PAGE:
Men in blue are certainly the nation's favourite these days. So when the English daily, The Times of India in its Thursday (March 31) edition, printed two words - Think Blue - on its power jacket (false cover) many thought it was to honour India's win over Pakistan in the ongoing ICC Cricket World Cup. The newspaper even had the headlines changed from black to blue.
Later did they realise, it was an innovation by the German carmaker Volkswagen. Having launched the all-new Passat with BlueMotion Technologies in India, the company kickstarted its Think Blue campaign showcasing its 'technology being responsible towards the environment' concept.
Think Blue is a global initiative by Volkswagen, now launched in India.
Such an exercise is not new either to Volkswagen or to people familiar with the brand's innovations. Earlier, campaigns have seen holes being punched in newspapers in the shape of a car, audio devices being added and tyre impressions being made on dummy front pages.
BlueMotion Technologies is aimed at innovations for improved fuel-efficiency and reduced emissions. The new Passat comes with features such as Auto Start-Stop System that switches off the engine when the car is stalled in traffic and starts automatically on pressing the accelerator, Brake Energy Recuperation that recharges the battery every time the car brakes; and a TDI engine that ensures fuel economy. A gear shift indicator recommends the right gear for maximum fuel efficiency.
"Think Blue is much more than a campaign. It is a brand philosophy. It is saying that the brand Volkswagen stands for responsibility when it comes to the environment," says Lutz Kothe, head, marketing and public relations, Volkswagen Group Sales.
Divya Gururaj, managing director, Mediacom (Volkwagen's media buying partner) says this is the beginning of more media innovations.
On the current print innovation, Gururaj says, "It was a huge challenge in terms of logistics, media partners and creating a convincing campaign. Print innovations capture eyeballs. The medium itself is about news - unlike television."
Explaining the creative thought behind the campaign, Bobby Pawar, chief creative officer, Mudra Group says that it is inspired by the world.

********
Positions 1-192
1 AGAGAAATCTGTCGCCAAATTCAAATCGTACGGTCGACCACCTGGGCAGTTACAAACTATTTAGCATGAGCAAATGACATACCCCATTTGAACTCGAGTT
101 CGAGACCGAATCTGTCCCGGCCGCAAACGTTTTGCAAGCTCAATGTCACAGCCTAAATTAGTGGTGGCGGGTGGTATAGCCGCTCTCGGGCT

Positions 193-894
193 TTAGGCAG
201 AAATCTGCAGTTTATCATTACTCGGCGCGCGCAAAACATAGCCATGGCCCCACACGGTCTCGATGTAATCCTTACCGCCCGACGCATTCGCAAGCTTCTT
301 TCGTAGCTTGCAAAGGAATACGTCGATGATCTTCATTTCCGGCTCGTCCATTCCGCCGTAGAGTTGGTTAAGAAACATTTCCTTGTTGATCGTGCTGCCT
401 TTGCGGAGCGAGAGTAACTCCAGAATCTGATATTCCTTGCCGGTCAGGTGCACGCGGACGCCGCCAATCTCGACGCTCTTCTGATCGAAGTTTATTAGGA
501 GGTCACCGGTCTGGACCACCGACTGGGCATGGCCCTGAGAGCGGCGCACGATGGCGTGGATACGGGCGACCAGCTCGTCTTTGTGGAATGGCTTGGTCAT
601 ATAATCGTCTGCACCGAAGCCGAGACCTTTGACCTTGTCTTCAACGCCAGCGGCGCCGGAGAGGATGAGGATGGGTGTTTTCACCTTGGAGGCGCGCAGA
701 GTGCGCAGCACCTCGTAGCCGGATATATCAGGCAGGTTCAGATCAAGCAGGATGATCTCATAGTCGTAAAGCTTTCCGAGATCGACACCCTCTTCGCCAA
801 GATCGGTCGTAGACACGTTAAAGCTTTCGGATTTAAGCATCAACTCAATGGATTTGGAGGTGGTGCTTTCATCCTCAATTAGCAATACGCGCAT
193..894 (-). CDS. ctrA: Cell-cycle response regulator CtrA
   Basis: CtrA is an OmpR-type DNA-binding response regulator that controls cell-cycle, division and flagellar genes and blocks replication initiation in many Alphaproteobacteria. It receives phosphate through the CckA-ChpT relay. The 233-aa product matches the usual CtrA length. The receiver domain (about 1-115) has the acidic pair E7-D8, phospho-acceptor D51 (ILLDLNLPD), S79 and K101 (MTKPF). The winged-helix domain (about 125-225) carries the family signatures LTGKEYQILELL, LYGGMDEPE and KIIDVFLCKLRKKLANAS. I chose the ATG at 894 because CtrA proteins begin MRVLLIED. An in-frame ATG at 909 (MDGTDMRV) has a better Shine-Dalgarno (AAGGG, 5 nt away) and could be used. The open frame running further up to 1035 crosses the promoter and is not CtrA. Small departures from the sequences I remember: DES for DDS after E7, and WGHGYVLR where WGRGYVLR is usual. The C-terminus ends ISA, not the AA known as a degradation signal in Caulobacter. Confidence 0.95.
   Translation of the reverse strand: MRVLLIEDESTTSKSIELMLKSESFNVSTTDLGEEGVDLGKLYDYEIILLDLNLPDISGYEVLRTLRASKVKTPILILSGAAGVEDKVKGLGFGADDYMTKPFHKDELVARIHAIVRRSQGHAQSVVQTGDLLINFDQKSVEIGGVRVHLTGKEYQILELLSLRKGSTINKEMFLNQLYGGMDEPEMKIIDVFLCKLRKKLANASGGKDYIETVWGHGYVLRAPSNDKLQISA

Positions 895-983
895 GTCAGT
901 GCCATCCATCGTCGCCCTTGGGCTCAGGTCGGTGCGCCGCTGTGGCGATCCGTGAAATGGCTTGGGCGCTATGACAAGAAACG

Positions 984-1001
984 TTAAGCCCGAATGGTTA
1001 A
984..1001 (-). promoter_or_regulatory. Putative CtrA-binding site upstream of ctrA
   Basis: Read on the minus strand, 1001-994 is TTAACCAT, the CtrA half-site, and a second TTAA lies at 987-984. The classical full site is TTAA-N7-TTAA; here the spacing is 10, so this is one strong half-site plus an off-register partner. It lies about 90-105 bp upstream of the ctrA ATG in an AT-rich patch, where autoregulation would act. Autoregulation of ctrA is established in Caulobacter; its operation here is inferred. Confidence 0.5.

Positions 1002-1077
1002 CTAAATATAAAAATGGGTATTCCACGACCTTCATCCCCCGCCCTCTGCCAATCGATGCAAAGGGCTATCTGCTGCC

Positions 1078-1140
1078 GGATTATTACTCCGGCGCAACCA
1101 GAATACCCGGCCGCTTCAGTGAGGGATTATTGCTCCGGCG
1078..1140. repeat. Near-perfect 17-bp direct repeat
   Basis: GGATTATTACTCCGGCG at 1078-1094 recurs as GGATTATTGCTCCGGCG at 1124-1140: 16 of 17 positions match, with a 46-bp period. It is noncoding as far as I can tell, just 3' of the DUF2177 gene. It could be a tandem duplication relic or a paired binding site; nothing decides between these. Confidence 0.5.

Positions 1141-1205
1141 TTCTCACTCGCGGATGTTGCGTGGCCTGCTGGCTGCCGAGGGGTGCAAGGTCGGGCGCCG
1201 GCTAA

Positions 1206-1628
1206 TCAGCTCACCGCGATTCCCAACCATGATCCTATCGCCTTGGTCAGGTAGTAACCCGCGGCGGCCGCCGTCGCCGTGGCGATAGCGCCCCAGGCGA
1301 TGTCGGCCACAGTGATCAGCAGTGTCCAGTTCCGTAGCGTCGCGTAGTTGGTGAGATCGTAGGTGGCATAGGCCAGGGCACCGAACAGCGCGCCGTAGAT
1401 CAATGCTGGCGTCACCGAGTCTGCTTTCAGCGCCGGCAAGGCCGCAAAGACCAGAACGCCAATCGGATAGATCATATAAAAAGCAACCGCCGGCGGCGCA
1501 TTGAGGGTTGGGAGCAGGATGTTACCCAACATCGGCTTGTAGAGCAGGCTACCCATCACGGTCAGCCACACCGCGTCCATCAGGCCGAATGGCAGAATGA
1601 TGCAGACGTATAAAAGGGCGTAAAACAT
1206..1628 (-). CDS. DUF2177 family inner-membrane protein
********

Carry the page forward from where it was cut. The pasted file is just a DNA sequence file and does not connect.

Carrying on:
"The entire world is seen through an engineer's eyes, an engineer's manifestation of being responsible to the environment. It is a blueprint of the world," says Pawar.
"We have to do new things. We have to create a different visual language every time - that also has to be very human, and of course, innovative," Pawar adds.
The print innovation could not have come at a better time, after India defeated arch-rivals Pakistan in the semi-finals of the ICC Cricket World Cup. So could there have been a risk of readers reading into the innovation as a victory celebration?
Kothe thinks otherwise as he says that the feedback received so far has been rather encouraging.
"We are Germans. We plan everything. We knew India would win," he quips.
Quite a soothsayer then - with the planning exercise of the campaign having taken around a couple of months!
Gururaj adds, "It is perfect timing, coinciding with the win. Though I think we probably would have gone ahead with it even if India had not won."
The Think Blue campaign is a 360-degree one led by television and supported by outdoor, print and digital.
The innovation has met with criticism from experts who find it a bit gimmicky. However, while earlier Volkswagen exercises, too, have been panned, what cannot be ignored is the fact that people talked at length about them.
"I was more interested in the news of the day and the blue headlines were annoying, making them a bit unreadable. A lot can be talked about on the innovative nature of the exercise and the massive amount of money that has probably been spent on it. For many brands, it is a prohibitive amount. However, it has been noticed and has been talked about, which to an extent, serves the purpose," says Singh.
Arun Raman, senior vice-president, planning, Lowe Worldwide is more critical and is not impressed.
"This is not innovation. Every other day, dailies carry full-page ads and dummy front pages. It is not disruptive enough. Advertising must be intrusive, but not at the cost of the medium. This is a high segment car. Volkswagen is an iconic brand. Iconic brands do not need gimmicks such as these," he says.
The coinciding of the innovation with the Indian victory, too, does not go down well with him as he says that his first impression was that the daily was celebrating the win.
"It is contextually wrong that way," says Raman.
This particular point was also raised by a media planner who spoke to afaqs! on condition of anonymity and said that she, too, initially thought that it was related to the outcome of the India-Pakistan match.
The planner adds that she found the creative to be lacking as well.
"The front page just said Think Blue. I did, but did not get the context. The sketches were purple and the back page showed a grey car. Being a media professional, I can see that a lot of effort has gone into this, but as a layperson who does not know about the technology, the dummy front page does not make a brand connect at all," she says.